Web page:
New Partnership Aims to Accelerate Technology Innovations and Scale-Up the Circular Economy
The World Economic Forum is creating a new partnership to harness the potential of technology innovation and smart policy to fast-track the circular economy.
Launched today, SCALE 360 will collaborate with government, business, civil society and entrepreneurs around the world to find bright new ideas that will help us cut the waste in our economies.
A circular economy is a regenerative approach to production and consumption, in which products and materials are redesigned, recovered and reused to reduce environmental impacts. Research shows that this transition could generate $4.5 trillion in additional economic output by 2030.
The concept has caught the attention of businesses and governments but is far from being mainstream. Today, only 9% of extracted materials are re-used. Meanwhile, the extraction and processing of natural resources continues to add to half of global greenhouse gas emissions and is projected to more than double by 2050.
SCALE 360 is affiliated with the Platform for Accelerating the Circular Economy. It aims to create new markets for circular goods, services and revenue by surfacing, supporting and connecting entrepreneurs and innovations through nationally-led challenges and partnerships. The idea is to help them scale up solutions in partnership with government ministries, impact investors, experts, and companies. The first of these national partnerships launches today in the United Arab Emirates. The next national partnership will launch in Chile with a long-term goal of growing a global network of change makers.
“This partnership aims to trigger a worldwide movement for radical change by identifying new technologies and business solutions that break our dependency on natural resource extraction while marrying targets for protecting the environment with ones for boosting economies,” said Dominic Waughray, Head of the Centre for Global Public Goods, Member of Managing Board, World Economic Forum.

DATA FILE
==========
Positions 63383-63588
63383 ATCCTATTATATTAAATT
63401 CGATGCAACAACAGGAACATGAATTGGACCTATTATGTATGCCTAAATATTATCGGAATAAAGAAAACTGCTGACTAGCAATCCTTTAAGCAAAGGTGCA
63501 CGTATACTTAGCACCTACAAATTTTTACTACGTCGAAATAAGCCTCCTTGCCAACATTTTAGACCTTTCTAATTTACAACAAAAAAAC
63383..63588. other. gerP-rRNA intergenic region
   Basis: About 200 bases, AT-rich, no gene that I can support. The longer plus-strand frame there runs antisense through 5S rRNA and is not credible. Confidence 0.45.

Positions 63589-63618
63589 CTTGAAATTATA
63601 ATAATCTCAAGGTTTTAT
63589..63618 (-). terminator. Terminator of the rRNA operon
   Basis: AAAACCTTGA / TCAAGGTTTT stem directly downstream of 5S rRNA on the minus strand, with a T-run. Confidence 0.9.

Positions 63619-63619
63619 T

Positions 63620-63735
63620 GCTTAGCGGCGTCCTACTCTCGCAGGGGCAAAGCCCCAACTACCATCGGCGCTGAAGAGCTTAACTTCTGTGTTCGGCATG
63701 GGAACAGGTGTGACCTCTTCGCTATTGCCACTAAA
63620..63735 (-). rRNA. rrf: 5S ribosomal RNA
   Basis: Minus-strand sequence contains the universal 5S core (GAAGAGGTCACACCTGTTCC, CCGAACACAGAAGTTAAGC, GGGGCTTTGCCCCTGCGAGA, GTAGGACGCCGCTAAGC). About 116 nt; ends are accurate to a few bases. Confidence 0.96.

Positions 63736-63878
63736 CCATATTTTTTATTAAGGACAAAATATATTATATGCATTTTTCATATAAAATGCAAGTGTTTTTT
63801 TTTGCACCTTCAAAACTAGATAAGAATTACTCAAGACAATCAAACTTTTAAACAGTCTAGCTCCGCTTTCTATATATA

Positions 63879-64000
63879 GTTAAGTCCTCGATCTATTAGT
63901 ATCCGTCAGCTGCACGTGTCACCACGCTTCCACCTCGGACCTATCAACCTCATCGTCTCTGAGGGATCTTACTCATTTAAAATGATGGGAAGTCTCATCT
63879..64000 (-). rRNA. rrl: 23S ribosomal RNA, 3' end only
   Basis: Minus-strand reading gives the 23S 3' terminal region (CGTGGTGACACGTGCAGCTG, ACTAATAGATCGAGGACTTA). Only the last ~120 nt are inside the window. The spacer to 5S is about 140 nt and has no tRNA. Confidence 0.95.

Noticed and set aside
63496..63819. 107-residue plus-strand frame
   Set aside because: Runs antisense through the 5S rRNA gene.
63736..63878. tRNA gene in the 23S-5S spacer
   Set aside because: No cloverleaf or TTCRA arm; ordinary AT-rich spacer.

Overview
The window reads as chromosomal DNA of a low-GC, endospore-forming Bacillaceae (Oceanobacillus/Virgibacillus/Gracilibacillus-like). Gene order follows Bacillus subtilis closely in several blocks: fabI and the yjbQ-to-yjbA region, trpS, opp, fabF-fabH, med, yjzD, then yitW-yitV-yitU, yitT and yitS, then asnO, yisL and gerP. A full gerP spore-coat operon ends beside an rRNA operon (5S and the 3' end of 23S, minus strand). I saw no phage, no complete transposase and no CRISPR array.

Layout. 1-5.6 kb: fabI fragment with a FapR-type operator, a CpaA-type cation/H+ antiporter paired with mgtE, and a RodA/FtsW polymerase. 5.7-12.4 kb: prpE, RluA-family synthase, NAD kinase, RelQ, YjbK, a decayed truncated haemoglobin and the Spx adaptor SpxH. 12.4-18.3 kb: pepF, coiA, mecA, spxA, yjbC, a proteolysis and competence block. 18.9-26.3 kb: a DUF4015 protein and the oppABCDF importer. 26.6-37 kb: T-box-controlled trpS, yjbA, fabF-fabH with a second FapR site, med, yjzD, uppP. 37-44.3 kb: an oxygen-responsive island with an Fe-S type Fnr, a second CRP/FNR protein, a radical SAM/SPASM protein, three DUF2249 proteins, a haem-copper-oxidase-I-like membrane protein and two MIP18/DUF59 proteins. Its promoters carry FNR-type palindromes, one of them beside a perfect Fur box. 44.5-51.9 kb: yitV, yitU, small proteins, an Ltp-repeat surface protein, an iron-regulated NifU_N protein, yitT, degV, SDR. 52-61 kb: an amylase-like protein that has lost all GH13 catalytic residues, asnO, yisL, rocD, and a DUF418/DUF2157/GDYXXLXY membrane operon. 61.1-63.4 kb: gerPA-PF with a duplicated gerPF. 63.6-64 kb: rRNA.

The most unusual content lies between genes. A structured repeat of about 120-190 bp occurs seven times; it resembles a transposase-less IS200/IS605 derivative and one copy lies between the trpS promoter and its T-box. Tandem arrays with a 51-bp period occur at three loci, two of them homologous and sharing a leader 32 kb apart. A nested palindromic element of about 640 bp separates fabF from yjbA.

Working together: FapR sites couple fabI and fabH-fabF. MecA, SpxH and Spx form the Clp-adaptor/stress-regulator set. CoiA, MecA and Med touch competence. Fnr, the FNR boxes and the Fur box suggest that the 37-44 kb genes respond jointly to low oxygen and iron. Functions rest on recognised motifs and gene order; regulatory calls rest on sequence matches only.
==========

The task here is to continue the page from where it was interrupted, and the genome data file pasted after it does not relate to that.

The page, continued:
The announcement comes as innovations like blockchain-enabled asset tracking, digital business models, new materials and recovery systems enabled by artificial intelligence emerge across the world.
“SCALE 360 will fast track our global efforts to achieve the UN’s Sustainable Development Goals. In addition to ensuring the conservation of our natural resources, a circular economy will step up our reliance on clean energy, enhance the consistent implementation of sustainable development standards, and generate greater opportunities for the youth in the region,” said H.E. Dr. Thani Ahmed Al Zeyoudi, Minister of Climate Change & Environment of the United Arab Emirates.
“Artificial Intelligence and advanced technologies have incredible potential to change our relationship with natural resources by applying it in new ways. This partnership provides an important opportunity to trigger new solutions and applications of these technologies” said H.E. Mr Omar bin Sultan Al Olama, Minister of State for Artificial Intelligence of the United Arab Emirates.
SCALE 360 builds on research developed by the World Economic Forum in collaboration with Accenture Strategy to explore the potential for Fourth Industrial Revolution technologies to accelerate the circular economy transition for plastics and electronics.
The World Economic Forum will host the partnership with an initial investment of CHF 1 million from the UAE Government and will tap into the Forum’s networks of experts, civil society, government and industry leaders, PACE and the network of Centers for the Fourth industrial revolution.